By Arab News
By Eduardo Campos Lima
On Oct. 30, Brazilians elected former President Luiz Inacio Lula da Silva after a highly polarized campaign against incumbent Jair Bolsonaro.
The divide in the South American country was reflected in the outcome: Lula received 50.9 percent of votes while Bolsonaro got 49.1 percent.
The large Brazilian-Arab community, estimated at more than 10 million people, was also divided.
This could be seen, for example, in Foz do Iguacu, a city on the border with Paraguay and Argentina where thousands of Arab Brazilians live.
In August, part of the community organized a dinner with Lula, but as soon as the invitation was publicized on social media, Arab supporters of Bolsonaro began to protest. The dinner ended up being canceled.
That kind of controversy has been quite common in Brazil’s politically charged atmosphere over the past few months, and it has been no different with the Arab community, analysts say.
The first aspect to consider is that the community does not constitute an organized group of influence, said Tufy Kairuz, a researcher with a PhD in history from York University in Canada.
“Lebanese and Syrian immigrants began to arrive in Brazil at the end of the 19th century. Europeans in Brazil were usually Mediterranean, so Arabs were always considered to be white here. They adapted well,” Kairuz told Arab News, adding that as white, Christian people and members of an economic elite, Arab Brazilians tend to vote like the non-Arab Brazilian elite.
That is why many in the community voted for Bolsonaro, said Murched Omar Taha, president of the Institute for Arab Culture.
“Many Arab Brazilians are businessmen, and businessmen are among the segments who in general supported Bolsonaro,” Taha told Arab News.
At the same time, he said, among Brazilian Arabs there are many intellectuals, educators and artists — groups that tended to vote for Lula.
Mamede Jarouche, the son of Lebanese immigrants and a professor of Arab literature at the University of Sao Paulo, said a large part of the Arab community is completely integrated in Brazilian society, so Arab heritage does not play a role when it comes to voting.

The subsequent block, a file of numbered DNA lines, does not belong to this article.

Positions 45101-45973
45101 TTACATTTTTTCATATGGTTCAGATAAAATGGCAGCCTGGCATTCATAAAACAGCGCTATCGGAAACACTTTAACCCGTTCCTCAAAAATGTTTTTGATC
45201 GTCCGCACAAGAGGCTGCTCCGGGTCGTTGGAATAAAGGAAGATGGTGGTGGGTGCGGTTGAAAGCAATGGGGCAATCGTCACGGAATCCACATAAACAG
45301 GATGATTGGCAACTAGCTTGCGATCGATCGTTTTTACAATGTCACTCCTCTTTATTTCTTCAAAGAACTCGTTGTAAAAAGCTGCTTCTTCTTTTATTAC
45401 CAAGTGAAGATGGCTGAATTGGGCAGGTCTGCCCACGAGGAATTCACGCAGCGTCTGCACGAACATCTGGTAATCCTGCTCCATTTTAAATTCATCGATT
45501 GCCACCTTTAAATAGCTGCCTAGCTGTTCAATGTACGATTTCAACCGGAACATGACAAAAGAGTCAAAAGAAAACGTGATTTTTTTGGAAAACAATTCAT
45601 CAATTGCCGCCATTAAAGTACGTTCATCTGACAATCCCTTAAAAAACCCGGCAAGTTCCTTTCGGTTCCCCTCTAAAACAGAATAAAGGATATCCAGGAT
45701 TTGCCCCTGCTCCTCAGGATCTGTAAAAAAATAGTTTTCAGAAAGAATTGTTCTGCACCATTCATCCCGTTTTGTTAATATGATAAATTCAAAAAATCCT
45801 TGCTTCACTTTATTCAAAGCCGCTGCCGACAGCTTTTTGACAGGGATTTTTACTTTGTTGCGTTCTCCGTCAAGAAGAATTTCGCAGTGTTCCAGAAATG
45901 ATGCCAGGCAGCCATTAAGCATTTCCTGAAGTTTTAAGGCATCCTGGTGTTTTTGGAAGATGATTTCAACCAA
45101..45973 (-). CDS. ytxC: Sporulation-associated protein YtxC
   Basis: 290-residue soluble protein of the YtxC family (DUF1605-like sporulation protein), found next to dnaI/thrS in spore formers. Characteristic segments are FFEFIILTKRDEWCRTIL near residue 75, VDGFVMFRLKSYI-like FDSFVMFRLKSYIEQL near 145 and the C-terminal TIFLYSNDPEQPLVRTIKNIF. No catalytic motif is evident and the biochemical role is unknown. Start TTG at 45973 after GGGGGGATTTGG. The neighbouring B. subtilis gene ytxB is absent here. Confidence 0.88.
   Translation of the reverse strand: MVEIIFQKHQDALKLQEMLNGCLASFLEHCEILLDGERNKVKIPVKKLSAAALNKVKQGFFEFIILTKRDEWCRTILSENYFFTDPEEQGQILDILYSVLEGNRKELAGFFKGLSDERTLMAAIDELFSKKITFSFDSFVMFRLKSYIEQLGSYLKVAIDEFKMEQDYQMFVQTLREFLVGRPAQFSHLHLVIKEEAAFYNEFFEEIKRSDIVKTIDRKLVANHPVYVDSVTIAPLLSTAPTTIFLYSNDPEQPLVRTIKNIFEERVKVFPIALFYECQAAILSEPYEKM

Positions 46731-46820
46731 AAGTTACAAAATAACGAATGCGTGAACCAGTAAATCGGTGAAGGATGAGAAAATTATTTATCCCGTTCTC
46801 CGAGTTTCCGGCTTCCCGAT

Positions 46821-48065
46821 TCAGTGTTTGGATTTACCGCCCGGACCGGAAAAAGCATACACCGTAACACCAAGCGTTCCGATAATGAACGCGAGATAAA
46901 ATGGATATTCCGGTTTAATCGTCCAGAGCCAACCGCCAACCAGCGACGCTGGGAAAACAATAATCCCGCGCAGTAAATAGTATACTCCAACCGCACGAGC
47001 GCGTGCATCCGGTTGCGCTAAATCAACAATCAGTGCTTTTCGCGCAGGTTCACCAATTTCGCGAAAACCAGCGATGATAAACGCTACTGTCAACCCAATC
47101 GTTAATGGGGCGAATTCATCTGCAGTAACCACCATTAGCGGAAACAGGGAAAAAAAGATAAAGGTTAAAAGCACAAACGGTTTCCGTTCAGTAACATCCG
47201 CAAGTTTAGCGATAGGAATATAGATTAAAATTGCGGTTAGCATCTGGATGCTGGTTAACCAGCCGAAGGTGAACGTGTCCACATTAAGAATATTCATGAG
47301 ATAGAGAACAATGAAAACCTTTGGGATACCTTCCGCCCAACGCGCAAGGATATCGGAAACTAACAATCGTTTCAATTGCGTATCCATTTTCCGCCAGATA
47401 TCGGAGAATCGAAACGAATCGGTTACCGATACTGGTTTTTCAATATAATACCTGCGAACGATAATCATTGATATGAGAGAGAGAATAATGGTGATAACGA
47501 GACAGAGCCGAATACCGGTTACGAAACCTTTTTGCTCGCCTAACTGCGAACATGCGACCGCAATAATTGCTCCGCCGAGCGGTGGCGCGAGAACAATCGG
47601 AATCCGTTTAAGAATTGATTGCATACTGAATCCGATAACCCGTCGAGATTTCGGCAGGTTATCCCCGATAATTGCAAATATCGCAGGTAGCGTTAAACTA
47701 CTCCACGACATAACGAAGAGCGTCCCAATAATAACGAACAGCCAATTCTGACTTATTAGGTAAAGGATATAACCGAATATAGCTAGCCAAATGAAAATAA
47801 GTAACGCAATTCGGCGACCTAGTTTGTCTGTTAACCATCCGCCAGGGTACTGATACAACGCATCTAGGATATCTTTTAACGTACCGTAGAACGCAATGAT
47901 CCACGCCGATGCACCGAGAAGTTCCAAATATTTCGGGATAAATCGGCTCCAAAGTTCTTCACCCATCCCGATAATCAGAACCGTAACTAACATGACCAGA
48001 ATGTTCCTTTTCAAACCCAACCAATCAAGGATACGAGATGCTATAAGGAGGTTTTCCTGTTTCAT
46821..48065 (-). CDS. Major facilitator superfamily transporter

“Descendants of the first waves of immigrants usually don’t feel much connected to their roots,” Jarouche told Arab News.
He added, however, that first- or second-generation Brazilian Arabs tend to follow Middle Eastern politics and feel closer to the Arab world.
“Most of the Muslim people who are concerned with the Palestinian cause oppose Bolsonaro,” he said.
Since the 2018 presidential campaign, Bolsonaro had pledged to move the Brazilian Embassy in Israel from Tel Aviv to Jerusalem.
He was greatly supported by the Brazilian-Israeli community, and the idea of the embassy move was discussed with it.
But “he had to give up on that idea after he suffered great pressure from Arab nations, which are important commercial partners for Brazil,” Taha said.
Brazil is the world’s largest exporter of halal meat and poultry. The agribusiness sector, which massively supported Bolsonaro, also pressured him not to move the embassy to Jerusalem, Taha added, “but if he had four more years, maybe he’d do it.”
Bolsonaro’s pro-Israel rhetoric, which displeased many Brazilian Arabs, was amplified by his evangelical allies.
His wife Michelle is a member of a Baptist church and is usually seen wearing the colors of the Israeli flag. On Oct. 30, she was photographed voting with a T-shirt with the Israeli flag.
“As a sheikh, I thought she lacked sensitivity and common sense. It was really a provocation,” Jihad Hammadeh told Arab News, adding that the photos immediately went viral.
“Many people who hadn’t decided yet ended up voting for Lula after that. Many felt it as an insult.”
Hammadeh said many Brazilian Arabs remember that Lula had close relations with Arab countries and played a central role in supporting the Palestinians. In 2010, shortly before leaving the presidency, he recognized Palestine as a sovereign state.
Domestically, Lula has also showed more openness toward Muslims than Bolsonaro has, said Hammadeh.
“When the president himself opens the doors for you and establishes a dialogue, you feel more comfortable,” he added.
“In Bolsonaro’s administration, we didn’t have the same closeness with the president than we used to have with Lula.”
Kairuz, the researcher, predicts that in his second term, Lula will work to strengthen Brazil’s ties with Arab and Muslim nations. “Lula has a solid reputation in these countries,” he said.
“That’s why many of them, immediately after the election result was publicized on Oct. 30, sent messages to congratulate him.”
On Nov. 1, Saudi Crown Prince Mohammed bin Salman sent a cable to Lula in which he “expressed sincere felicitations to the president-elect, wishing him every success and the government and friendly people of Brazil steady progress and prosperity.”